Seriously, I was walking down the street the other day and there was five bucks, just sitting there!
I mean, someone just dropping some cash, that’s gotta be pretty unlikely. What are the odds that I would happen to walk into that exact spot — just walk into it and happen to also be looking down? Remote, if not astronomical. It happened, though, so in some ways the likelihood of it happening is actually 100 per cent. If I went back, it would have to turn out the same because that’s how it happened. Why would it change?
The reason I was looking down at that very moment, as it happens, was because I was feeling a little down; I was hanging my head, as they say. Incidentally, the reason I wasn’t my usual upbeat self right then was that I had just had a tiff with my cat. I gave her a little nudge, you see? Just a little nudge and, by complete fluke, she fell off the table and landed a little funny. Seeing her lying there after that fall, I guess I felt pretty bad.
Someone should really make a game show where you get to pick some challenge or whatever. You’d get two choices, each with marginally different odds, and maybe you’d win something if you made the right choice. Like, pick between rolling dice and thinking of a number between one and 10. Part of the game is to figure out which has the best odds. It would be a great game because you wouldn’t ever know the real probabilities unless you had all the knowledge. All of the knowledge. Like, a whole thing of knowledge.
Yeah, I sure felt awful about kitty, but it was a total fluke, right? Who could have guessed that that could have happened? If we’re going with pure odds, I believe I’ve read here and there that cats land on their feet 99.6 per cent of the time. Even though the odds that I’d give my cat a wee push at that moment were actually pretty high, anything below 50 per cent just lowers the odds. That makes sense, right? If it’s less than half, it is less likely? Once again, the probability quickly approaches astronomical numbers.
On that note, maybe the odds of finding that five bucks the other day were always 100 per cent. When measured from exactly one millisecond before seeing the bill, the probability of finding it would be somewhere pretty darn near 100. Almost nothing that could impact the probability of me finding that fiver could have happened inside of that millisecond, maybe nothing. It’s as though I know everything that happens in that millisecond — that being nothing — so the probability is 100 per cent.
An hour earlier, there would be a lot more that could interfere with my finding the bill. But if, like in the millisecond, I knew every detail at every moment during that hour, the odds would approach 100 per cent again, as if it had already happened and always would happen. Same thing’s true if I measured the odds that the cat would fall down the way she did — not on her feet (her fault) — and that the chair would push the window open. To me, it seems astronomical, but to the universe it was always going to happen. It’s a lot like we’re just cogs making the universe’s vast plan move forward. Could it be that our fate is sealed forever and we have no control over anything? I think so!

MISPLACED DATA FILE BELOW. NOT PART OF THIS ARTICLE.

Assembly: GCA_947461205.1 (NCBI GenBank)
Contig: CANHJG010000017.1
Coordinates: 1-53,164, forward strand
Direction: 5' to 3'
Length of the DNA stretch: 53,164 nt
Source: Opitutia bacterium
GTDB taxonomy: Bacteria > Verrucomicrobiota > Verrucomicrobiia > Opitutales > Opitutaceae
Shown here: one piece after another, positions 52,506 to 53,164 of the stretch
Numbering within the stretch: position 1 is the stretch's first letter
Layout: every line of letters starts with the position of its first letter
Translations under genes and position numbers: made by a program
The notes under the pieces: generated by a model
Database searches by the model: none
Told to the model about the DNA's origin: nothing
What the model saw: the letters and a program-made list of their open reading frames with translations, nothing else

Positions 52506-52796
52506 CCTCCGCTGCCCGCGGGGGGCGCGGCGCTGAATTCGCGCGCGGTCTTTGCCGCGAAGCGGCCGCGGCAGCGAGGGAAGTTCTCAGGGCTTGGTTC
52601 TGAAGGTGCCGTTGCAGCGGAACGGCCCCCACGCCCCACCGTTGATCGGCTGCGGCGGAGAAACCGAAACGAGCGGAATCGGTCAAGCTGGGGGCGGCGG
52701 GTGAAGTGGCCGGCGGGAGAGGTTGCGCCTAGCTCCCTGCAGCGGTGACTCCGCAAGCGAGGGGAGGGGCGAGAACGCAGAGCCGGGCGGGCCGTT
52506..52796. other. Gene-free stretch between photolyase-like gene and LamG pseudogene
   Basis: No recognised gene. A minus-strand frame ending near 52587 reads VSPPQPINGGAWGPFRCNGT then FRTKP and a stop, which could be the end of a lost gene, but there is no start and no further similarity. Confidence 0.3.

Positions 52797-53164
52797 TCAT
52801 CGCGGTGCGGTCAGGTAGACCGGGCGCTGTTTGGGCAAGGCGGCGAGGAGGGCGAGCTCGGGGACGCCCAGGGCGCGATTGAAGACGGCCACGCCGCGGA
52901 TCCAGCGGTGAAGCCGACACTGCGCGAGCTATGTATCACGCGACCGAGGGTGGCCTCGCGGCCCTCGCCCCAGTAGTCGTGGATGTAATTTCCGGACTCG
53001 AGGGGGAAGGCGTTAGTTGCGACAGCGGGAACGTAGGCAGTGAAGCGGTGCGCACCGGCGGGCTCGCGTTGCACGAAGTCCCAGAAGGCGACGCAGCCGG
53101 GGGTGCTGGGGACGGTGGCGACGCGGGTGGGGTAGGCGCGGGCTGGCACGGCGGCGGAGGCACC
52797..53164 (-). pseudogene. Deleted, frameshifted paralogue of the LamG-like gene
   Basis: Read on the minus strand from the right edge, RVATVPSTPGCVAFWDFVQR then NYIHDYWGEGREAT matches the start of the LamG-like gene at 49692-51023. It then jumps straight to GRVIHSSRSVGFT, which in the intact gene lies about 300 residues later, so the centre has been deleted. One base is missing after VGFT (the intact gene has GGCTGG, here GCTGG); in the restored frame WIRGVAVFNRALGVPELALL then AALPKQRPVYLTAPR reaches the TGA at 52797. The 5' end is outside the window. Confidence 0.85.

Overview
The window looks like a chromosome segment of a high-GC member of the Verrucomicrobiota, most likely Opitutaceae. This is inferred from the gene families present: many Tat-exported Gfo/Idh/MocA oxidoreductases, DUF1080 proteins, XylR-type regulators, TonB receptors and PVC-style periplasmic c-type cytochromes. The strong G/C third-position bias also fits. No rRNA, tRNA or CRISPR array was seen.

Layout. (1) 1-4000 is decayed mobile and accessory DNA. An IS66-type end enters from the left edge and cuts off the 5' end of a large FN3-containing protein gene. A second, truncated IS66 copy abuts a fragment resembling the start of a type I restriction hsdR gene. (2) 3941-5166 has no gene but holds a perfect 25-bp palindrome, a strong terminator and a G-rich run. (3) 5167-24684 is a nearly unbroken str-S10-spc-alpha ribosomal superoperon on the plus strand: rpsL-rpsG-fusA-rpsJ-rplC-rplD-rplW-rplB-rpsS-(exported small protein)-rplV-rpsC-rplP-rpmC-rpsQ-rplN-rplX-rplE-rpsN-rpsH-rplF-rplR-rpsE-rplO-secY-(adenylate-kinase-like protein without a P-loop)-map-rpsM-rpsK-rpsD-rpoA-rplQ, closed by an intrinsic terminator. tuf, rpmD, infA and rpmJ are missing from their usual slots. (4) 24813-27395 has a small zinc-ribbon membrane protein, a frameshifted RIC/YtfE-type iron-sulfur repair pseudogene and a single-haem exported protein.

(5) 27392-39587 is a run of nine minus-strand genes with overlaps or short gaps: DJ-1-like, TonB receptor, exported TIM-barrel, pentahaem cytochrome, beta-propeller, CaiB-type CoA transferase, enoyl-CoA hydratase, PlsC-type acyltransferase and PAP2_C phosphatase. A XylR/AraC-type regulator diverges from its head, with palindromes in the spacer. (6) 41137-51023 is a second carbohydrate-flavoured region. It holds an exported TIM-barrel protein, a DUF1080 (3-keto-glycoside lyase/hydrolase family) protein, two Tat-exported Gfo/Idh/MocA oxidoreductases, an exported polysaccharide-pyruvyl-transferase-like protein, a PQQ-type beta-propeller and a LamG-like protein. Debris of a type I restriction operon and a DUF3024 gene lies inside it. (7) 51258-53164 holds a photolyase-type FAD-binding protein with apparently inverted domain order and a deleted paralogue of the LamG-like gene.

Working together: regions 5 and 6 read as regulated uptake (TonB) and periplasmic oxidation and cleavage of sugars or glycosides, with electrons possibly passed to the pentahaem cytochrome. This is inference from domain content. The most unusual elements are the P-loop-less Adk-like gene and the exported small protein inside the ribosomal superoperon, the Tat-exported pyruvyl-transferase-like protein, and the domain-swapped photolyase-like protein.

I think I was lucky to find five bucks, but not really. Say I’d been studying every single person in the neighbourhood for years, knew each one of them intimately, knew who tended to carry lots of cash, knew what days they generally went to the shop, knew when they were often in a rush — the odds improve marginally with each new piece of information. Say I knew all the wind currents that day and say I knew the amount of hand sweat on everyone’s hands and I knew exactly when they would reach into their pockets and which of them had fivers. Say I had a crystal ball and could know every little detail that the universe takes for granted. What once seemed like a pure fluke would then be a known fact.
If you have all the variables, it becomes a matter of deduction, pure and simple. Sure, I know that I live on the 14th storey of an apartment building and that that’s a long way down. And sure, I always leave the window slightly ajar and I know that the chair tips easy, but there are so many other variables (wind speed, relative humidity, my cat’s weight) of which I had no idea the value. Total fluke! The odds are astronomical so I needn’t feel too bad about anything. That cat could’ve had a thousand different owners and would have met the same consequence. It’s a total fluke it happened to be me.
Things either happen or they don’t, you see? We can go around thinking we know that something will happen based on trends and probability, but we never really have the slightest clue. In my history with cats, I’ve seen a lot of strange things happen — I mean a lot. If you took a measurement of the frequency of freak accidents among cat owners, it would certainly be very low. But then if you had all the knowledge of the universe, you’d know it happens all the time.